Yes - avoid blaming the "thems". I realize that some people have 4 kids and drive into town daily and commuting by bike just isn't an option for everyone. But take a moment to look at your lifestyle. How can carpooling help out? How can combining errands help out? How can planning where you live and work impact each other? Would you actually SAVE money moving closer to town? Try to do things more local. If your kids see you jump into your car each and every time you go anywhere, they are going to learn the same habits. I know it takes thought, but will help all of "us" and save "you" money as well.
Gas at 7.00 a gallon would change our habits, but it would also mean my bananas would cost 3 bucks a pound at the grocery. Lets try to fix this mess ourselves before we are forced.

What a great collection of comments :) to follow a truly excellent article. There are countless reasons to change our transportation habits and start traveling through our environment in a more practical way,... **huge health benefits from biking and walking, **dramatic environmental consequences if we don't start using the bike, transit, and our feet more for our daily trips, **huge economic savings for ourselves, our community, and our society, ****and it is so much more enjoyable than driving and sitting in traffic every single day of our lives!

as this article points out, maybe it is time for us to **stop feeling that it is too much for us to get out of our cars and try other options, **stop giving completely impractical, unsustainable, and societally debilitating subsidies to driving alone in an automobile, **and stop believing we are going to be saved by some technological fix that makes a completely impractical lifestyle practical.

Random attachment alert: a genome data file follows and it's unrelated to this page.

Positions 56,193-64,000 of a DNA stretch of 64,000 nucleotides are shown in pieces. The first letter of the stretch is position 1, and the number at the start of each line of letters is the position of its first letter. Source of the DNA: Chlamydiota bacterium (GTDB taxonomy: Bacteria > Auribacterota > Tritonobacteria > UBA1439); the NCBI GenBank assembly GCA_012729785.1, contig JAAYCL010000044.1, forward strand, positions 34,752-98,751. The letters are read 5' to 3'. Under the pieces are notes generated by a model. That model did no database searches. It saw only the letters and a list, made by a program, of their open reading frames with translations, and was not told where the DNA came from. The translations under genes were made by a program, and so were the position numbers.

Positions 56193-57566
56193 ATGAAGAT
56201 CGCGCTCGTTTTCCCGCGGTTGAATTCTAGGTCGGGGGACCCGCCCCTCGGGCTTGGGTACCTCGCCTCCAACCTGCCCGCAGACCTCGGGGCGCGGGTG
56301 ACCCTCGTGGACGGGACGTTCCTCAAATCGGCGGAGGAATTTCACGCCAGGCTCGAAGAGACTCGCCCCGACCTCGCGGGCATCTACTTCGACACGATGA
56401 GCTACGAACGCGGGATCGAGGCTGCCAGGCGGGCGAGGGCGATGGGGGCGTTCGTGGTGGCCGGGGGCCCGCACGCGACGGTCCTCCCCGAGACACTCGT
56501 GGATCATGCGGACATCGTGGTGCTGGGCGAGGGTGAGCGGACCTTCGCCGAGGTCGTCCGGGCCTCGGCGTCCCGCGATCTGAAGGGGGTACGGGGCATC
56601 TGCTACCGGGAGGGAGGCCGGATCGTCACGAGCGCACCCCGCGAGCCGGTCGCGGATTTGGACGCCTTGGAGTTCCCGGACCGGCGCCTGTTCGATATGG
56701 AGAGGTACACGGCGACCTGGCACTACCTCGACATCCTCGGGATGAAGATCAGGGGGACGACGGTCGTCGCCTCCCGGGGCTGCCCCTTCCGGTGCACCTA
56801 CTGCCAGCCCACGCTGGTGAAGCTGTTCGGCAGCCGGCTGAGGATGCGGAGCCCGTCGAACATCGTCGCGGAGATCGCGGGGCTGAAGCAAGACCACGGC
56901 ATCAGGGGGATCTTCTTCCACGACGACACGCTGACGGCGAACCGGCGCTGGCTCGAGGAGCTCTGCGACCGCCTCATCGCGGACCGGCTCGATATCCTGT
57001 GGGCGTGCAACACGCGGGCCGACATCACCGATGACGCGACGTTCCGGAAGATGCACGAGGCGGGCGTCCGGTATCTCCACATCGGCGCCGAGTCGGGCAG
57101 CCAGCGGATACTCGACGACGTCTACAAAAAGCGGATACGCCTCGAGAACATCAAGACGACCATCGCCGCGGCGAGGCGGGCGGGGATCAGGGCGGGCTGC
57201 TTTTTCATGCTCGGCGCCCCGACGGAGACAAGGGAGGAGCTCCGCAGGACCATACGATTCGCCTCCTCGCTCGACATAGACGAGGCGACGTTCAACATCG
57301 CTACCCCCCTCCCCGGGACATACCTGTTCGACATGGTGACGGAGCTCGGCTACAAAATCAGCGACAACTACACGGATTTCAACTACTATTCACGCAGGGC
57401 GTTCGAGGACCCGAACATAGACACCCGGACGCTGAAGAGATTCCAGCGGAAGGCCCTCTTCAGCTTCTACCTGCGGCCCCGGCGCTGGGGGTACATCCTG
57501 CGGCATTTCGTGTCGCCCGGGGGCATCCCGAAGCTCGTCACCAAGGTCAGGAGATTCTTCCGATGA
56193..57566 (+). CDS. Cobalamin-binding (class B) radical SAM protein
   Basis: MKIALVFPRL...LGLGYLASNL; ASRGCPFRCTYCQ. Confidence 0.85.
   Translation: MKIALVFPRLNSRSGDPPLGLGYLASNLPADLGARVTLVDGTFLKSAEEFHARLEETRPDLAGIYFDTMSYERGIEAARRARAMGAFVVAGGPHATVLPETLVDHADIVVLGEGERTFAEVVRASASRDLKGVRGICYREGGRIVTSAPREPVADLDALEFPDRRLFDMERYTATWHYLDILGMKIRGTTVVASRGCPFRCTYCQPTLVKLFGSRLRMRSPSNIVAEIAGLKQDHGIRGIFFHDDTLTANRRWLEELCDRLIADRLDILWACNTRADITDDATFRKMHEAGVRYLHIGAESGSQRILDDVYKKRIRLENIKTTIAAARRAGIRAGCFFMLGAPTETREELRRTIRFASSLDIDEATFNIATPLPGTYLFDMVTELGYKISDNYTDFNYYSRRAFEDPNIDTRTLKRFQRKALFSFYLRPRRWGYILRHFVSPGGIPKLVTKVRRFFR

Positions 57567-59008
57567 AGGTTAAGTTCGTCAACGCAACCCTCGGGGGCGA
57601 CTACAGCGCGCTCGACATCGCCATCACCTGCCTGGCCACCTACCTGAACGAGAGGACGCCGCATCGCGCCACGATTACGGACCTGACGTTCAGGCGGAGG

i hope we can use the current and upcoming gasoline "crisis" to climb out of this impractical lifestyle that is based around the automobile. this is a great opportunity and i hope we can make the most of it!

Get involved with ACCT or donate money for this type of work if you are ready for some local change in this arena!!!!

Again, I've done some of the research which illustrates what many of the commenters are saying.

The conservative estimate of the subsidies America and American communities provide for driving is $295 billion annually. This does not include the cost of importing oil, about $275 billion annually, or the cost of "going after it" in places like Iraq, or the Persian Gulf, where we now have two complete carrier groups assuring the flow doesn't stop.

We truly are in a Catch 22. The real solutions are in local communities -- quit making driving easier and cheaper -- but the effects are primarily national and international and the only real solution, a serious gasoline tax has been destroyed by the population's inability to connect the dots of congestion, pollution, global warming, health and foreign policy. There is no incentive, truly, for local planners like Juan Wade or Harrison Rue to even think about Global Warming or Peak Oil. Let's praise them for being willing to look outside their "job boxes" and see the bigger picture.

We want the "easy solution" but NOTHING about this issue is easy; not to understand and not to address and not to solve.

Let's begin by saying clearly, no matter how much we might oppose his policies, that President Bush at least admitted that America is addicted to oil. This took political courage that even Hillary Clinton, Barack Obama and John McCain won't show. Let's, furthermore, admit that it's our actions -- our default position of putting the key in the ignition -- that made it easier for him to go to war than to try and tell us the truth. Let's admit that industry is actually decreasing emissions compared to Gross Domestic Product and quit instantly blaming them. Let's recognize that U.S. oil companies control only 4 percetn of world petroleum reserves and quit blaming them for providing us what we demand -- the basis of the economic system.

Every single economist, from the left or the right, has said that we have to change our transportation behavior and one energy analyist has put it in these terms: "We may be seeing democracy in its death throes."

Of course, we may also be seeing Global Warming destroying 1/4 of all species on the planet in less than seven years UNLESS we curtail our C02 emissions -- most of which, in America, come out of our tailpipes.